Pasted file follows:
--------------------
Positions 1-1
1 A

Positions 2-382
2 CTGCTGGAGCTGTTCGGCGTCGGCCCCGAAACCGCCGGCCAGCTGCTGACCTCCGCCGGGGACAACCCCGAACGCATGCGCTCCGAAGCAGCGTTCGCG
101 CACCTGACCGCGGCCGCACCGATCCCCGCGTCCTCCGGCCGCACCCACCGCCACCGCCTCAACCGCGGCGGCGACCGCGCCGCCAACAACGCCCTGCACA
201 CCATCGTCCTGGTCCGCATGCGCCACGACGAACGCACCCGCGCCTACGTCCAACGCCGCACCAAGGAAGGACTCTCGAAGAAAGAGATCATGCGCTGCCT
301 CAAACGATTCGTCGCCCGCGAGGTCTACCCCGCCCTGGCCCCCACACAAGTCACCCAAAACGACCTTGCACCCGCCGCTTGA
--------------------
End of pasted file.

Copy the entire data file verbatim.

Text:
Positions 1-1
1 A

Positions 2-382
2 CTGCTGGAGCTGTTCGGCGTCGGCCCCGAAACCGCCGGCCAGCTGCTGACCTCCGCCGGGGACAACCCCGAACGCATGCGCTCCGAAGCAGCGTTCGCG
101 CACCTGACCGCGGCCGCACCGATCCCCGCGTCCTCCGGCCGCACCCACCGCCACCGCCTCAACCGCGGCGGCGACCGCGCCGCCAACAACGCCCTGCACA
201 CCATCGTCCTGGTCCGCATGCGCCACGACGAACGCACCCGCGCCTACGTCCAACGCCGCACCAAGGAAGGACTCTCGAAGAAAGAGATCATGCGCTGCCT
301 CAAACGATTCGTCGCCCGCGAGGTCTACCCCGCCCTGGCCCCCACACAAGTCACCCAAAACGACCTTGCACCCGCCGCTTGA